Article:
City Hall needs €12 to €14 million to secure European Capital of Culture bid

Between €12 to €14 million must be secured by the Galway City Council over the next year, if its bid to be named 2020 European Capital of Culture is to be viewed seriously by the EU.

Funding must be secured from the Government and the EU, while City Hall itself needs to raise at least €5 million. The chief executive of Galway City Council Brendan McGrath said this will see an increase in arts grants, but may lead to “spending choices” having to be made in other areas.

However, Mr McGrath is determined to see the bid succeed as he believes it vital for the artistic and commercial future of Galway. “The City of Culture bid is an investment in our economic future,” he said. “It can regenerate parts of the city, boost tourism, and enhance the presence of Galway internationally. This will be the most important initiative for Galway over the next two years.”

In City Hall on Tuesday, it was announced a team from NUI Galway, led by Dr Patrick Collins, had won the tender to bid on behalf of Galway for the Capital of Culture status.

Mr McGrath said up to €20 million would be needed to fund the entire year of events if Galway’s bid was successful. “We should not be daunted by the cost,” he said. “It’s too important for Galway. The arts sector wants it, the city needs this.”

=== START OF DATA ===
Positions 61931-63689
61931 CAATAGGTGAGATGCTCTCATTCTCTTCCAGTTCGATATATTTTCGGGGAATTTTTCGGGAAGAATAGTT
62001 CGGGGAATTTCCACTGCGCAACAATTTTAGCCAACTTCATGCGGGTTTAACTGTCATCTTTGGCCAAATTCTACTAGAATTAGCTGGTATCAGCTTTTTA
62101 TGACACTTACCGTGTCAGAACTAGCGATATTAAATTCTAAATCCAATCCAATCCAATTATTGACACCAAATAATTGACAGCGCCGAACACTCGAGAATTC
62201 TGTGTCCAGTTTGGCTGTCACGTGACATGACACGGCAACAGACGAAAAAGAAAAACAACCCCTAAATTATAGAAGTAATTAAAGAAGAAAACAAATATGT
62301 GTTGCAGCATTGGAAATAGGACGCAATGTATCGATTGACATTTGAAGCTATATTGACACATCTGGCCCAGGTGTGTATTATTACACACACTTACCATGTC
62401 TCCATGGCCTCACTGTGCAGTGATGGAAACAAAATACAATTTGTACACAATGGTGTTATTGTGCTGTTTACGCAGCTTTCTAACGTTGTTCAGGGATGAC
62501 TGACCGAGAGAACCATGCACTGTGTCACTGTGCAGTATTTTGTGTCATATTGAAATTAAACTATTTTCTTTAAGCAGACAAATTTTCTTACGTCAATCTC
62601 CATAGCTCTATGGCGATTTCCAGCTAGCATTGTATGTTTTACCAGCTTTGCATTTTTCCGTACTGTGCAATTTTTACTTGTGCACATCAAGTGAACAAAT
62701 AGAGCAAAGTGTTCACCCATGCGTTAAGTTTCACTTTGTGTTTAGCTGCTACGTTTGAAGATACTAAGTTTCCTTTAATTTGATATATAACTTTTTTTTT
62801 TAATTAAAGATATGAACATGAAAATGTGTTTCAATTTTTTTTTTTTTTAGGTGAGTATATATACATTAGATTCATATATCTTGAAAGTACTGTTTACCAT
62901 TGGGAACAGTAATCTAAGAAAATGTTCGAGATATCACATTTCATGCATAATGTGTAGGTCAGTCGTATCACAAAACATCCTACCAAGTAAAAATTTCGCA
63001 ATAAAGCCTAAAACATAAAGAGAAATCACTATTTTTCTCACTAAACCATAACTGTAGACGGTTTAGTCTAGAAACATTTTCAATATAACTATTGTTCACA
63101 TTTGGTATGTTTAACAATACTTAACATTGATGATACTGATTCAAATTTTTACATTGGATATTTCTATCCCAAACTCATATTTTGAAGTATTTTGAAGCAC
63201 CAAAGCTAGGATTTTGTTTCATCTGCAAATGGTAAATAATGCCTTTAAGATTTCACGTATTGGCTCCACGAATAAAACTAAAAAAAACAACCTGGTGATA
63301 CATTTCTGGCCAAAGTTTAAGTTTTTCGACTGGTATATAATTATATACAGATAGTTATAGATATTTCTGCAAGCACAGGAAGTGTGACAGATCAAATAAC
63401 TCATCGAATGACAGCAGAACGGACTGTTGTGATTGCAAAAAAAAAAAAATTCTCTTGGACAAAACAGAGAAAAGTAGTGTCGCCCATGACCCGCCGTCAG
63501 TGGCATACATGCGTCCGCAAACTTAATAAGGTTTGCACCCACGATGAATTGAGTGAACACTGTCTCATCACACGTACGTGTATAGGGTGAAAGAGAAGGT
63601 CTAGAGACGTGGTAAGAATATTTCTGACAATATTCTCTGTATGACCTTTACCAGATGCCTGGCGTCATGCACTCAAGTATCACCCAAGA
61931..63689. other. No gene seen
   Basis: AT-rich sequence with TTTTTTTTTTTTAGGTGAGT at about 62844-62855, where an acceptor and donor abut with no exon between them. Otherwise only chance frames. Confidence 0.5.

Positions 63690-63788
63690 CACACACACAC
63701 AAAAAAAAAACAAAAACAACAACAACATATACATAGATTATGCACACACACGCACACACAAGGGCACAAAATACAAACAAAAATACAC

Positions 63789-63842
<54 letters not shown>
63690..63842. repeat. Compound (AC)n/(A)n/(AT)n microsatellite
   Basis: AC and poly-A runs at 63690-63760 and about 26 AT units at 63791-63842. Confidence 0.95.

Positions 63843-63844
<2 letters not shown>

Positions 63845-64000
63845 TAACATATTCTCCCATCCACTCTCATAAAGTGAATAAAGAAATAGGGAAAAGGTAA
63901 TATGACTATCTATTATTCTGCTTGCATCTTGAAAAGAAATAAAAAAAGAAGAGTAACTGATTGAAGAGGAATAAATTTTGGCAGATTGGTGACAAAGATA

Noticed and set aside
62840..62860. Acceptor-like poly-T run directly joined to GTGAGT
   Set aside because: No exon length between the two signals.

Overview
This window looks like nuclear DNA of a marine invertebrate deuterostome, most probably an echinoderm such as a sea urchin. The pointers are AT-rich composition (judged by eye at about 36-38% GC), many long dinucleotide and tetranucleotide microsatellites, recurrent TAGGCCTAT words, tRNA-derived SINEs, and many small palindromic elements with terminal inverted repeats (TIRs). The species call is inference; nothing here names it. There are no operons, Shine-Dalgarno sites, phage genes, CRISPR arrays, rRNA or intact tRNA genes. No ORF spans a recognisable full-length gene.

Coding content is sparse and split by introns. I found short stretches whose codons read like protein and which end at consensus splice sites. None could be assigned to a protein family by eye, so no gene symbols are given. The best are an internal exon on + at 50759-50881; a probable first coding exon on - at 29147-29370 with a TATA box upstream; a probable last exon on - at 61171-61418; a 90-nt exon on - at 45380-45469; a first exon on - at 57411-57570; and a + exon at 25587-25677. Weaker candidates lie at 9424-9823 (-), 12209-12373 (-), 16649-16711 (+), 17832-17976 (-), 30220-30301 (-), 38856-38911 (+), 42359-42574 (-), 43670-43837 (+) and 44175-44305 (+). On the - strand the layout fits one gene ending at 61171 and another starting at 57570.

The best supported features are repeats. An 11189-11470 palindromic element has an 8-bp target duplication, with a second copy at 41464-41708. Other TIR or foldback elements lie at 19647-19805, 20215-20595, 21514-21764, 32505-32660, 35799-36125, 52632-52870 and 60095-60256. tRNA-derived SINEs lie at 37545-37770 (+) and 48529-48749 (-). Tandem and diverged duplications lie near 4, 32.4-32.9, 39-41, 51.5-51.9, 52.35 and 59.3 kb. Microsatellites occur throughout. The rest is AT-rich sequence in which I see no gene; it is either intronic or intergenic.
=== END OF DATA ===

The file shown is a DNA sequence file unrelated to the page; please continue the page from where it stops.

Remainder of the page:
The budget for the actual bid has yet to be fully assessed, but the council is ahead of schedule in its preparations.

Speaking to the Galway Advertiserm Mr McGrath acknowledged that of the €20 million, City Hall would need show the EU that, once its bid is submitted in early 2015, it had secured, or had access to, funds in the region of €12 to €14 million.

Of that figure, €6 million will be provided by the State, although that has yet to be guaranteed; the EU has pledged €1.5 million; there will be funds available from Galway County Council and Fáilte Ireland; while City Hall will need to contribute between €5 - 6 million.

“This will be a challenge,” Mr McGrath said. “We have to commit to putting money aside and the city council will have to make spending choices. The budget for the arts will have to increase by 12 to 15 per cent. That will happen, but it means have to make changes to other areas.”

The balance, which would be between €6 - 8 million will mostly come through during or after 2020, such as ticket sales, funds from the private sector, stakeholders, and sponsorship. The city and county council is also planning a joint economic strategy for next year, which will take in the 2020 bid.

Mr McGrath was adamant that City Hall was determined to see the 2020 bid succeed and that there was the will at local government and political level to drive it.

“Our intention is to make sure Galway is not just in the race, but is best placed to win the race,” he said. “We are not contemplating failure. We are in it to win.”

One city in Ireland and another in Croatia will hold the European Capital of Culture title, with Galway’s main competitor being Limerick. The final selection will be made towards the end of 2015 and the winning Irish city announced in 2016.

 

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